On Saturday, Fellows helped their local MP Tristram Hunt to host a day bringing together a diverse audience of Stoke’s private, public and third sectors. Around 80 people turned up to share successes, make connections, and think up future collaborations.
The MP invited Lord Glasman made a keynote speech emphasising that we need to build relationships across the community. He argued that "only through harnessing the power of relationships, rather than the power of money (private sector) and the power of the state (public sector), can we tackle the problems that face our communities".
(More on Maurice Glasman and Fellowship in a later post).
He cited some (admittedly) unscientific research from political party meetings which said that on average there were only 12 attendees, and, shockingly, only 5 would either speak or vote. He saw this as symptomatic of the lack of democracy in public as well as private institutions. Contrary to this, the event format made it easy for all participants to share their story, with the aim of building connections and collaborations that would continue in the future. Six workshops let experts from social media, business, community asset transfer, social enterprise and education share their lessons and offer advice to participants.
As well as building relationships on the day, there was a concerted focus on making sure activity continued beyond the meeting. To this end, one of the dozen Fellows there Clare White FRSA along with the RSA’s Senior Networks Manager Vivs Long-Ferguson led a session where people exchanged new ideas for initiatives and offers for support. Among those offering support were:
- The chair of governors at Stoke-on-Trent college offered students happy to fundraise on behalf of local initiatives
- A local resident connected to Meanwhile willing to help people who are looking to temporarily use empty shops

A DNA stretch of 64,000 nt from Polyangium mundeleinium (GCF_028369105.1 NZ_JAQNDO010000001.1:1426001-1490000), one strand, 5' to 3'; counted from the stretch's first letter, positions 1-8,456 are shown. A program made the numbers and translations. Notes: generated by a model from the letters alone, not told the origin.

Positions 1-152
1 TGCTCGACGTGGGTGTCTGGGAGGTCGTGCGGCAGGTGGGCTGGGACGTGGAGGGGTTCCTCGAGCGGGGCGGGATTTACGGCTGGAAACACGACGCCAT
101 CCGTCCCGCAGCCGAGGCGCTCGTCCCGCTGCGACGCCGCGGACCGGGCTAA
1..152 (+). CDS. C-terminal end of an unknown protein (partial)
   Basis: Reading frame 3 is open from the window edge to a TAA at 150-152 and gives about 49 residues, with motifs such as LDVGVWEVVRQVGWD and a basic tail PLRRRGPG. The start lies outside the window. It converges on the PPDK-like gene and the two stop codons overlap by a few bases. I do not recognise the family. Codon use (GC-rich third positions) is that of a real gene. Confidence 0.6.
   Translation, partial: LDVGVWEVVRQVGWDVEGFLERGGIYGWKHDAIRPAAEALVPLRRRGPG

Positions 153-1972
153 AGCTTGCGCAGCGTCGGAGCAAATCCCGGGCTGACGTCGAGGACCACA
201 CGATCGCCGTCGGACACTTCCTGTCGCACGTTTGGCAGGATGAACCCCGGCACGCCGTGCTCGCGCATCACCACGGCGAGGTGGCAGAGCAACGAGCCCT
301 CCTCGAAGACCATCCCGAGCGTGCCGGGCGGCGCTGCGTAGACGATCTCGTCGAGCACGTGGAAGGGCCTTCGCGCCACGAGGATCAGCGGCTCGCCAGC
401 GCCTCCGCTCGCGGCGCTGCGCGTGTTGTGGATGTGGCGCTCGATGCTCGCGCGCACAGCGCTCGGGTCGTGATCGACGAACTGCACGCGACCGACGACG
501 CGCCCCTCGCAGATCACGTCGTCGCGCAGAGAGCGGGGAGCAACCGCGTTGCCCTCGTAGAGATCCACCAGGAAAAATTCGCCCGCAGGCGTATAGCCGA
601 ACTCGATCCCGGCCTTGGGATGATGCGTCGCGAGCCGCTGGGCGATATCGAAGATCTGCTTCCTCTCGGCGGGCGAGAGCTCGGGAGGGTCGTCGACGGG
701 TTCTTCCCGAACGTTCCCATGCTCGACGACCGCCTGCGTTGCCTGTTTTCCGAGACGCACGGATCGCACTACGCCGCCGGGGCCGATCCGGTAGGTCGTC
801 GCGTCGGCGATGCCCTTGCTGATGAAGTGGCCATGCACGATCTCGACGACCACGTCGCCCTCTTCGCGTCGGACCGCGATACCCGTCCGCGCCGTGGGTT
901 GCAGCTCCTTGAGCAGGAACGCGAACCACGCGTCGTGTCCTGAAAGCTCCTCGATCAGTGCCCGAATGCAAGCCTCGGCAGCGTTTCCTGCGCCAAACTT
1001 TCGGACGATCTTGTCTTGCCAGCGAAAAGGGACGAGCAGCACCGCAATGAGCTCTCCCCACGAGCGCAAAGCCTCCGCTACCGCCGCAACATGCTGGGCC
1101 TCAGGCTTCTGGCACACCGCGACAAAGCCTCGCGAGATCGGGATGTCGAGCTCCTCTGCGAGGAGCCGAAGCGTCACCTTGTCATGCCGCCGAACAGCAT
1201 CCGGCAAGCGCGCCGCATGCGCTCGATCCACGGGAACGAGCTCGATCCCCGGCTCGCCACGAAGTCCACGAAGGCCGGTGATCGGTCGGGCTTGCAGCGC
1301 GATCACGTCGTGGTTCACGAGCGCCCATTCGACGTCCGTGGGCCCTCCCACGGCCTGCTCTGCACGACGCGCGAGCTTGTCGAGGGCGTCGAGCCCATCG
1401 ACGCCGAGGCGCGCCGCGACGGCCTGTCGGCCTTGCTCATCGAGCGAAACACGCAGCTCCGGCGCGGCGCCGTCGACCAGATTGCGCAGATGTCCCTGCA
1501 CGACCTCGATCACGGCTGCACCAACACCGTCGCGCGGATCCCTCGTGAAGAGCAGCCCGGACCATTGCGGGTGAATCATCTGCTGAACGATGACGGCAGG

- The community outreach officer from Tesco set out how he soon hopes for free Wi-Fi to be installed and talked with local businesses about how they might make use of this
Fellows working for Staffordshire University offered local initiatives spaces and potentially student labour if it fits in their course
Among those mentioning their initiatives were local residents running arts projects in disused spaces and wanting to start up a food bank as well as a community group looking for a new space. (More on one local social enterprise The Ethical Computer Company in a later post)
Here, one participant describes the connections he made with a credit union and food bank:
At the end of the event, the leader of the local YMCA branch got everyone off their seats to arrange a meeting with someone they had met at the event to explore a mutual interest they had discovered. I will put in the number of meetings arranged at the end of the week.
If you have lessons to share from your area, please visit the conversation continuing on Stoke Stories’ facebook page.
Or if you are a Fellow and want to put a similar event on where you live, please get in touch with your Fellowship Networks Manager.